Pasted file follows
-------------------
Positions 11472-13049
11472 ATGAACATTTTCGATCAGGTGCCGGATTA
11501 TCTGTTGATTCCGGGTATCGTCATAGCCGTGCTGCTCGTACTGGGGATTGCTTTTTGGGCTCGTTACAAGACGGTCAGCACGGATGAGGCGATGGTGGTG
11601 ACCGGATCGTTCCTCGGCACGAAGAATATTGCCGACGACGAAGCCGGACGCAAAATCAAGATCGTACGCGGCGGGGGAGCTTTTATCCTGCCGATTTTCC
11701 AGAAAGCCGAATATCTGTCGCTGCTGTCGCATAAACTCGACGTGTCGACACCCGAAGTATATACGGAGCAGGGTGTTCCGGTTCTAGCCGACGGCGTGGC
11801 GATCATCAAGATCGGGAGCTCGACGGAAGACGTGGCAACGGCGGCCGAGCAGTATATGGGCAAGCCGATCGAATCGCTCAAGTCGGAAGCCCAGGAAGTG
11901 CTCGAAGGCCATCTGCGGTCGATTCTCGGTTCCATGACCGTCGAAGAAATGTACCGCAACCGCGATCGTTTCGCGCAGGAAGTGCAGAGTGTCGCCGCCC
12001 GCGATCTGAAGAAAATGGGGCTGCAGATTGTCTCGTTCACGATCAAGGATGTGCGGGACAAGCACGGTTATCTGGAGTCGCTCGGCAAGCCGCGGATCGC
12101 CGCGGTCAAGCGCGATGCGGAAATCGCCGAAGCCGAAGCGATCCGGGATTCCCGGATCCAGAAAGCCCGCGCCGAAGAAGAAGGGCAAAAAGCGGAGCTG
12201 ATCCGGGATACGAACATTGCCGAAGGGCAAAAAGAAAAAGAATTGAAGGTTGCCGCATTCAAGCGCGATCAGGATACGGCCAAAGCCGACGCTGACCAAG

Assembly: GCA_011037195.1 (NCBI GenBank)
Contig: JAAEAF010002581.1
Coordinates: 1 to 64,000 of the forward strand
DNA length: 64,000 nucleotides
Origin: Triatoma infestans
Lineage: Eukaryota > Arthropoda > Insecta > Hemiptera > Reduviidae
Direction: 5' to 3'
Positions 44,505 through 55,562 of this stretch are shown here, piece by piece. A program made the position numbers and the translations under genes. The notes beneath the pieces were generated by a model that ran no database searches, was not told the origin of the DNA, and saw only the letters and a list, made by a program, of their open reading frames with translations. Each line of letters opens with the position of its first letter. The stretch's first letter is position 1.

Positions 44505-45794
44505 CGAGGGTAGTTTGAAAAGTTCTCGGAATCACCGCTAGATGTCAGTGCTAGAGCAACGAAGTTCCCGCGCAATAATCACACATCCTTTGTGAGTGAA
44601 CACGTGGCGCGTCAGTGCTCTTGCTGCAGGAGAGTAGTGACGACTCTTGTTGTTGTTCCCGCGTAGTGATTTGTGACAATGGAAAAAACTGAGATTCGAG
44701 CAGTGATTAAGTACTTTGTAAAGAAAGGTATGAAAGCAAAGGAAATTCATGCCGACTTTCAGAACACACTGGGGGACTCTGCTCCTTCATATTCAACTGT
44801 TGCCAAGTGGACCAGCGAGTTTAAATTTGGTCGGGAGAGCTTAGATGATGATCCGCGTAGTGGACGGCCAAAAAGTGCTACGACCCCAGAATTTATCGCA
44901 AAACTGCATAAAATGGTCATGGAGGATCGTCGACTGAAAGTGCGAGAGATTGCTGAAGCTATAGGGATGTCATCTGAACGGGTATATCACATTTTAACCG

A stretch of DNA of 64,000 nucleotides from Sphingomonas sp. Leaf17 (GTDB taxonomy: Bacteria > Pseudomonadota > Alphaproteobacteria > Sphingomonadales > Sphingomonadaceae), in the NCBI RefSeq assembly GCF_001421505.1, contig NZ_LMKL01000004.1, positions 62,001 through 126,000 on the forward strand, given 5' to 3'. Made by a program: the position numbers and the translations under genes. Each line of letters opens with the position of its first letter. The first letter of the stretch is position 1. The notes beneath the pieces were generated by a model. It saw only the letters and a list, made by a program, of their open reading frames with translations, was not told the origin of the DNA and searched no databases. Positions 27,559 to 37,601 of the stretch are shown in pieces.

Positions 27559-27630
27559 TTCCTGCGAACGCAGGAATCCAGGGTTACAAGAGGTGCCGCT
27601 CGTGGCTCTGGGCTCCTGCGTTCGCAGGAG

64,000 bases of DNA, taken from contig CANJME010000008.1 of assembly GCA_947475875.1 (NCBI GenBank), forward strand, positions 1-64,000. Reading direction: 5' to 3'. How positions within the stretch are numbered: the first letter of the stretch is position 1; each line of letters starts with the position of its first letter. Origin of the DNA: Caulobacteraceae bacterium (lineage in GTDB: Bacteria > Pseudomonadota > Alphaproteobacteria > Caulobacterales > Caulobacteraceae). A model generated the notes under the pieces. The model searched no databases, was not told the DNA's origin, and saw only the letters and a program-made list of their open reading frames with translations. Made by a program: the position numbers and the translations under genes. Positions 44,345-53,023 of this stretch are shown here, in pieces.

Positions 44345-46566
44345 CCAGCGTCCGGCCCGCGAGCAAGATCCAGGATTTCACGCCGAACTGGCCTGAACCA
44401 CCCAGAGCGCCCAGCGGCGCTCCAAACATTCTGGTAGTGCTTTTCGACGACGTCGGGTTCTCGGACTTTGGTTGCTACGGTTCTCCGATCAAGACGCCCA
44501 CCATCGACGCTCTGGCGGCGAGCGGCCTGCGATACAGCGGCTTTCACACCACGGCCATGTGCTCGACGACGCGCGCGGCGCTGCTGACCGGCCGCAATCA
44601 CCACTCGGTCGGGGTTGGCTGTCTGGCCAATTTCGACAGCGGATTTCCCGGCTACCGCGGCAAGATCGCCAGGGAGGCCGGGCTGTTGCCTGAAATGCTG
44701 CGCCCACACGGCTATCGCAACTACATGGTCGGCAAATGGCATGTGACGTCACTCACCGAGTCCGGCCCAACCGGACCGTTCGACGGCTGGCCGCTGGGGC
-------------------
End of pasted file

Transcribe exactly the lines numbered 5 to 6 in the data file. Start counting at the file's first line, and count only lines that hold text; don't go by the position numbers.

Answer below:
11701 AGAAAGCCGAATATCTGTCGCTGCTGTCGCATAAACTCGACGTGTCGACACCCGAAGTATATACGGAGCAGGGTGTTCCGGTTCTAGCCGACGGCGTGGC
11801 GATCATCAAGATCGGGAGCTCGACGGAAGACGTGGCAACGGCGGCCGAGCAGTATATGGGCAAGCCGATCGAATCGCTCAAGTCGGAAGCCCAGGAAGTG